Farm Progress

USDA says the economic, environmental and social sustainability of specialty crop industries and the improved economies of the communities that depend on these industries are the ultimate beneficiaries of the NCPN program.

Logan Hawkes, Contributing Writer

July 7, 2014

3 Min Read

As any architect or general contractor worth their weight will tell you, the quality of every building project is dependent upon a solid foundation, followed by making certain the cornerstone is of sufficient quality and workmanship to support the structure design.

Growing healthy food products, such as fruits, nuts and vegetables, is no different. According to the National Clean Plant Network (NCPN), starting a good specialty crop demands clean, disease and pest-free, high-production plant material to assure success on the farm.

The U.S. Department of Agriculture (USDA) established the NCPN following guidelines established by the 2008 farm bill to help maintain the infrastructure necessary for growing disease and pest-free plants, improving diagnostic capabilities and providing therapeutic treatments in specialty crop plants, and establishing sufficient foundation stock.

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Since then, USDA has provided $5 million in annual funding toward the project, which is designed for pathogen diagnosis and elimination, to develop clean plant material that is to be made available to states for certification programs for private nurseries and producers, to consult with State Departments of Agriculture and universities, and to use existing Federal/State clean plant centers to accomplish the Network's objectives.

The program was extended and refunded by the Agriculture Act of 2014.


Projects supported

Last week, Agriculture Secretary Tom Vilsack announced the allocation of $5 million to support 19 projects this year under the NCPN, including NCPN-funded facilities committed to providing plant material free of pathogens and pests that can otherwise cause economic losses to the American specialty crop industry, which includes fruits and vegetables and other crops.

"Invasive pests can endanger our nation's crops and food security. They cause billions of dollars in damage each year," said Vilsack. "The funds USDA is making available today will help partners and stakeholders prevent the introduction or spread of plant pests and diseases that threaten America's agriculture economy."

Vilsack said the goal of NCPN grants is to make sure disease-free, certified planting materials are available and ensure the global competitiveness of U.S. specialty crop producers. This year, he said, 22 proposals requesting $7.8 million were submitted to NCPN to support developing and propagating pest-free fruit trees, grapes, hops, berries, citrus, roses and sweet potatoes.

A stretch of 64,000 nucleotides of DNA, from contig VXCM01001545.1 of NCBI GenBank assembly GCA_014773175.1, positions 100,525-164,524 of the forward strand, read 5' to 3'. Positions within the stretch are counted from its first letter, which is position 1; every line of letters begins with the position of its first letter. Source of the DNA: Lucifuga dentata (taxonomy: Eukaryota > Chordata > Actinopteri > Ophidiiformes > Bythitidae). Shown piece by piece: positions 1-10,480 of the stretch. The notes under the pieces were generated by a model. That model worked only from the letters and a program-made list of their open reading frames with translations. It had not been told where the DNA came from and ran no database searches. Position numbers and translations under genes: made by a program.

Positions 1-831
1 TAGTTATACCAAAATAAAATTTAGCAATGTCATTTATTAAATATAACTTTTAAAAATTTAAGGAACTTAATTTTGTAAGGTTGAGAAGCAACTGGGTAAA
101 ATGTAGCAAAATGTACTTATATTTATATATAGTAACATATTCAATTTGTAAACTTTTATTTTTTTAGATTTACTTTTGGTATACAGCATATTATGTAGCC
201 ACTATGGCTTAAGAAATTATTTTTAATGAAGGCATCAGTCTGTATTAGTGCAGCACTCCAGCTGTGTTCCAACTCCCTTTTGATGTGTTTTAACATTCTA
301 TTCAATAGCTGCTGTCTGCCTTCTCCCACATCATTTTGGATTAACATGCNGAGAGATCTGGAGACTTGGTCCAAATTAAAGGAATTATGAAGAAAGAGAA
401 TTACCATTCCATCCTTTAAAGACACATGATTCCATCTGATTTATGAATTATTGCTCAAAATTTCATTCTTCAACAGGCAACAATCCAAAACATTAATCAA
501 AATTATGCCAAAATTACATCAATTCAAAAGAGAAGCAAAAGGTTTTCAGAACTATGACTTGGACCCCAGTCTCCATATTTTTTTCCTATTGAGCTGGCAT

The first priority for funding was given to projects that support existing facilities with established capabilities for maintaining and providing nuclear/foundation stock, and for conducting diagnostics and different therapeutic treatments. These facilities develop clean or disease-free plant material to the nursery industry, enabling growers to establish healthy orchards, vineyards and field plantings.

The NCPN Governing Board, which is comprised of representatives from USDA-APHIS, along with representatives from USDA's Agricultural Research Service and National Institute of Food and Agriculture, and members of the National Plant Board, recommended the projects to be funded and the level of funding for each. In all, 19 of the 22 NCPN proposals were approved and included projects in 14 different states.

NCPN facilities receiving funding this year include $1.58 million for grapes, $1.28 million for citrus, $1 million for fruit and nut trees, $455,000 for berries, and $203,000, for hops.

Additionally, APHIS is providing funding for exploratory planning to consider adding roses ($28,750) and sweet potatoes ($19,000) to the network. Funds will support facilities in Alabama, Arizona, Arkansas, California, Florida, Hawaii, Louisiana, Missouri, New York, North Carolina, Oregon, South Carolina, Texas, and Washington.

USDA says NCPN-supported clean plant centers are recognized leaders for enabling the introduction of high quality, regionally adapted plant materials that support opportunities for international trade while protecting American nurseries and growers.

USDA says the economic, environmental and social sustainability of specialty crop industries and the improved economies of the communities that depend on these industries are the ultimate beneficiaries of the NCPN program.




About the Author(s)

Logan Hawkes

Contributing Writer, Lost Planet

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